The summer of strikes ends with UAW joining the fray. The United Autoworkers members have been on strike for a little over a week and there is no immediate end in sight. Automotive News’ Michael Martinez sits down with Cheyna Roth to breakdown how the strike’s been going and the possible endgame.
The UAW went on strike Sept. 15 after failing to reach an agreement during negotiations with the Big Three automakers before the deadline. The union members are essentially wanting an increase in wages and benefits. They gave up a lot of concessions during the recent recession and they want it all back.
In this episode:
- UAW’s strategy as the strike develops and evolves
- Steven Rattner’s take on the UAW’s list of demands
- The possible timeline for how long the strike will last
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Martinez spoke to Steve Rattner, who negotiated concessions with the UAW to help keep GM and Chrysler afloat in 2009. Rattner told Martinez that, “The union has to be careful that they don’t kill the goose that lays the golden egg, so to speak, by asking for too much.”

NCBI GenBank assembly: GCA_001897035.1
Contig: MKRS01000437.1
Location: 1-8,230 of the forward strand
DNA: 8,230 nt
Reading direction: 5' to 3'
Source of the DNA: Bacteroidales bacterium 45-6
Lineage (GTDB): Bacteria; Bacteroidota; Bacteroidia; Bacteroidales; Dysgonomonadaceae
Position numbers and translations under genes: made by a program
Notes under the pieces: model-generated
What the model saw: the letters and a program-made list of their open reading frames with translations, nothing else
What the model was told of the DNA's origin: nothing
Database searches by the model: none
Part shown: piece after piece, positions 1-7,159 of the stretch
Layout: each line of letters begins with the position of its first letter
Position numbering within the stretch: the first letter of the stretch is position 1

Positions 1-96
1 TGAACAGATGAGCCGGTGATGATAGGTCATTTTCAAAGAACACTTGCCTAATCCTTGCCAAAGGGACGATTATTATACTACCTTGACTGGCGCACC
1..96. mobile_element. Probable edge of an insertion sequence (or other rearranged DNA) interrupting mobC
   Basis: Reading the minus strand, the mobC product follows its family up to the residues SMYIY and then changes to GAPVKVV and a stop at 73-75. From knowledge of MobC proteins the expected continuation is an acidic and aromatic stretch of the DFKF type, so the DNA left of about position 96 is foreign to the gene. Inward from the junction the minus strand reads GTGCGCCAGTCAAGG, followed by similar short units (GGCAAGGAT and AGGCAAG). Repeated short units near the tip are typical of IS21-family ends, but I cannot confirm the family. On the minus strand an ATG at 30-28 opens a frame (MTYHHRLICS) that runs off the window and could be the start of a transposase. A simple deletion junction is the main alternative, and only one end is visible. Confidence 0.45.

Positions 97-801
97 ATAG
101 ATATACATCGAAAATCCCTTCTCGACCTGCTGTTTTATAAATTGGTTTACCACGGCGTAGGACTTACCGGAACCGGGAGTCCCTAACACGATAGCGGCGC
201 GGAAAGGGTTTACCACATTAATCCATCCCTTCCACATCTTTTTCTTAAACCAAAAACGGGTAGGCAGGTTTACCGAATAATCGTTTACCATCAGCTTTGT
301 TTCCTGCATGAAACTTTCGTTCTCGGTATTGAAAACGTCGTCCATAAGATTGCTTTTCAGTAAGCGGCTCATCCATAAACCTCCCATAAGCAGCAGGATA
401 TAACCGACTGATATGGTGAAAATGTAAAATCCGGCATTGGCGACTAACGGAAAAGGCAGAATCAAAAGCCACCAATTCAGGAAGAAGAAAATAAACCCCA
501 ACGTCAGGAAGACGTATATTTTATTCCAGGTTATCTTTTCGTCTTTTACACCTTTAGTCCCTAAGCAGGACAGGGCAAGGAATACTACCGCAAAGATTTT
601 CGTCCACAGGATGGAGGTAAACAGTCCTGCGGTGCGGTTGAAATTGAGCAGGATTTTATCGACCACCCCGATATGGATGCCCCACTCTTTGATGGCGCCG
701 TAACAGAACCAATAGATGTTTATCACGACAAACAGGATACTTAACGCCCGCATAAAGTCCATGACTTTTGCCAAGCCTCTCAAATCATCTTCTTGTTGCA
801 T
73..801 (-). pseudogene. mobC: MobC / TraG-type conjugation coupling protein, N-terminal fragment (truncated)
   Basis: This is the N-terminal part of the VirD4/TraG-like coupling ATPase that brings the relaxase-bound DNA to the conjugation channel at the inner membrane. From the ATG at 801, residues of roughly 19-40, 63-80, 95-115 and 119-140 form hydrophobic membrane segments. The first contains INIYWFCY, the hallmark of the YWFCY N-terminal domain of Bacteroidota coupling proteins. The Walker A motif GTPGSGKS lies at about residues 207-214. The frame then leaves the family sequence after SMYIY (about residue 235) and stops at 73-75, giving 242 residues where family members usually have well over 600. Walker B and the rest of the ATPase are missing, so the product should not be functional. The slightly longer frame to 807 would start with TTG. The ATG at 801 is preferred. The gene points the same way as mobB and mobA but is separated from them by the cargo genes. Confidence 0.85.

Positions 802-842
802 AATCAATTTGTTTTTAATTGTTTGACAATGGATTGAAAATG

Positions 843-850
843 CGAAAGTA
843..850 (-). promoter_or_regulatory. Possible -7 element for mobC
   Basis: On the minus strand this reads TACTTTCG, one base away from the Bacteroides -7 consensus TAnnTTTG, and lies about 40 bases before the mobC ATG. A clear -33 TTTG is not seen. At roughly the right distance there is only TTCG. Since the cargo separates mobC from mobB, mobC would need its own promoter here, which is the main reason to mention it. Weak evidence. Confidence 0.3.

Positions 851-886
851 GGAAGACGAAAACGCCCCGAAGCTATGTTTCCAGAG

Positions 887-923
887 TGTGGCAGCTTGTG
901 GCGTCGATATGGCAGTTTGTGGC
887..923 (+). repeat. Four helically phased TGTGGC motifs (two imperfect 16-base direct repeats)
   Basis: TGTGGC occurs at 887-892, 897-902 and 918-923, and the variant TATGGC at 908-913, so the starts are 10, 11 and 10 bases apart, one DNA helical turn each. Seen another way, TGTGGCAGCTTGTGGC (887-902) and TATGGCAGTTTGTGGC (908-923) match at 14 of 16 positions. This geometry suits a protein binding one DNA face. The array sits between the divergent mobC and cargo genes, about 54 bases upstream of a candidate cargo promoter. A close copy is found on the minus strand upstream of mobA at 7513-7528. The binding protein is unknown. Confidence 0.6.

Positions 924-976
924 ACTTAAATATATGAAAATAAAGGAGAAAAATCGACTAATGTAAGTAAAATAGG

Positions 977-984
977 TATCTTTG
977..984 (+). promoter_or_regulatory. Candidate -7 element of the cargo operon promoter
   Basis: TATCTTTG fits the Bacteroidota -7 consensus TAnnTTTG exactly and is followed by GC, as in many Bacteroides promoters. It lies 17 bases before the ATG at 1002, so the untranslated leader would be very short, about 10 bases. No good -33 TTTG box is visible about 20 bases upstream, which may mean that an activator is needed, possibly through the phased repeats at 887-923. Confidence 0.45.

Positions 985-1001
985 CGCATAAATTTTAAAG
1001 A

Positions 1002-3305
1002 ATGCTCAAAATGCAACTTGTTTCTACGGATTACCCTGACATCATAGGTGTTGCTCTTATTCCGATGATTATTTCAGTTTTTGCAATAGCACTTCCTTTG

During their conversation, Rattner said the UAW’s asks may make the Big Three less competitive. “There is going to have to be compromises on both sides,” said Martinez. He pointed out that it is reasonable for workers to ask for more but it is also reasonable for the automakers to want to maintain their competitiveness.
With the strike evolving and more and more workers strategically being called to join the strike, there doesn’t seem to be an end in sight.
“I hope it ends quickly. I’m not sure that is going to happen because the two sides really seem far apart on a lot of key issues. They honestly can’t even agree on basic definitions of some of their top priorities. I think that at a certain point the unions are going to have to compromise,” said Martinez. “That’s the nature of negotiations in any business.”
Until that happens this summer protest looks to have a long run in the fall.
More from MichMash:
• Detroit Today: The economic impact of the UAW strikes
• Detroit Automakers Better Positioned for COVID-19 Recovery Than During Great Recession
• MichMash: UAW, Detroit automakers expected to have tough negotiations in next contract talks